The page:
I spent the end of last year and the beginning of this year studying the work of the moral psychologist Jonathan Haidt. Part of that was a coping mechanism; like many Americans, I've struggled with the strident and self-righteous tone our national dialogue has emphasized. Whatever nuance we once had seems to have disappeared. Haidt helps explain what is happening and, more importantly, how to handle it. I've made changes in my life based on his work.
Studying Haidt was also a way to challenge my own thinking. In the last paragraph of the following essay, I wrote about how many of us struggle with the tone we are surrounded by but, I must ask myself, is this because I don't care for the tone or the beliefs behind it? Am I, at times, strident and self-righteous when engaging on a point I feel passionate about? Does my thinking at times lack nuance?
The answer, of course, is that I'm as flawed as any of us in this regard. Understanding Haidt's work, and related work on brain development, evolutionary psychology and human behavior, has helped me appreciate my own shortcomings and, hopefully, put me on a path to being a better communicator.
It's also helped me be more understanding of where others are coming from. I've come to a place — and I think it's a healthy place, at least for me — where I can disagree with someone without believing they are wrong. If a person can hold two contradictory thoughts in their head with minimal internal tension — it's called cognitive dissonance and we all do it — then certainly two people can hold contradictory thoughts without tension being necessary.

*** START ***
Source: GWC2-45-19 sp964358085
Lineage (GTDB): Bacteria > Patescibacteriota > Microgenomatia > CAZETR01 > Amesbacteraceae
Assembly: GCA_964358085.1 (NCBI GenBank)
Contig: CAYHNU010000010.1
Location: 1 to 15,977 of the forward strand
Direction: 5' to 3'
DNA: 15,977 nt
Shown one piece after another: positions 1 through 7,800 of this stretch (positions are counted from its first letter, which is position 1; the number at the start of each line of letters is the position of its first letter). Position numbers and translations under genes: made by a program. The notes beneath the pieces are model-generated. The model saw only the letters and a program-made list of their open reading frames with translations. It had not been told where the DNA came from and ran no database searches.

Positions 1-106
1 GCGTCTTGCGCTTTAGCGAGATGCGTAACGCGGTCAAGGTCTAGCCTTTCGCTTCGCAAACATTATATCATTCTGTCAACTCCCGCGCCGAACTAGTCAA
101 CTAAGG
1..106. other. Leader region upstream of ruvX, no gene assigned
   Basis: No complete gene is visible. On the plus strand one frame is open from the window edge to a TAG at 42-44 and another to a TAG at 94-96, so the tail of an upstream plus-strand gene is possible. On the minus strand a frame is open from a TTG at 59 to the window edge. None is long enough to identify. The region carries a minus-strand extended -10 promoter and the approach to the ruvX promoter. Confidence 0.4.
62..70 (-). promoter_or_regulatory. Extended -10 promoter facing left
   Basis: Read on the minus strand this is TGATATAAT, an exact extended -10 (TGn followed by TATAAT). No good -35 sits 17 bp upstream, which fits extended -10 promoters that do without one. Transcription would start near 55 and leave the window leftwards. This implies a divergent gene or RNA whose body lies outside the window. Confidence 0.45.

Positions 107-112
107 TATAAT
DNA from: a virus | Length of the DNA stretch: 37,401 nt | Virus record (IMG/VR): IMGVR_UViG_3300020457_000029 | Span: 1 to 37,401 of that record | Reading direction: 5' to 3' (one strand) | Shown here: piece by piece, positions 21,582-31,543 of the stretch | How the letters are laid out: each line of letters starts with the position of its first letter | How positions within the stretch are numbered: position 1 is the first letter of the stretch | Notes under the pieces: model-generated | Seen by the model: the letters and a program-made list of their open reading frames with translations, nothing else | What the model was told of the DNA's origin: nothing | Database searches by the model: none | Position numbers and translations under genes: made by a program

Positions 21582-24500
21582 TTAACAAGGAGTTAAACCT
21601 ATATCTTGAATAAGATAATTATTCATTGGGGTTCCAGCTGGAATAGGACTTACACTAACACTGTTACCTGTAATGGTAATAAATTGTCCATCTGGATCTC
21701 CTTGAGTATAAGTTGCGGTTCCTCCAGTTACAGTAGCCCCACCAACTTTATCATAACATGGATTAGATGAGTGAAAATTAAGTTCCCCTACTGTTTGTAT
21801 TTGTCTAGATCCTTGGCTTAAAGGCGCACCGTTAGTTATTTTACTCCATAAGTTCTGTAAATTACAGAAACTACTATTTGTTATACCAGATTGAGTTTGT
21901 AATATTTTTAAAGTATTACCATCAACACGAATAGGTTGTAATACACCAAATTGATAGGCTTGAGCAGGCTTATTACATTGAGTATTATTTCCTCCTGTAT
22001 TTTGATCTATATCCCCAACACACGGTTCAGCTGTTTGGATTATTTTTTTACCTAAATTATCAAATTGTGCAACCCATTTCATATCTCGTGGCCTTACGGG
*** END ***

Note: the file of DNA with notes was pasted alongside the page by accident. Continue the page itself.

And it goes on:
Haidt has also helped me understand another human flaw: We — especially those people who believe they are wholly rational — first have a belief and then search out information to support that belief. Very few people ever change their mind based on scientific facts or data. People change their minds only in a respectful dialogue with those around them, people whom they admire and trust giving them information that contradicts core beliefs, yet in a way that is respectful of those beliefs.
The piece we're sharing today, originally published earlier this year, looks at an article in which the author had a belief — the federal government is not spending enough on infrastructure — and then searched out data to support that belief. The data is there, and the article is not wrong, but the analysis fails to grasp the entirety of what is going on, which is much different than what the simple data suggests. We all do this — even we at Strong Towns — which is why having contradictory voices among our friends, colleagues and others we respect is so important. It's those contrary voices we listen to that keep us honest to ourselves. - Chuck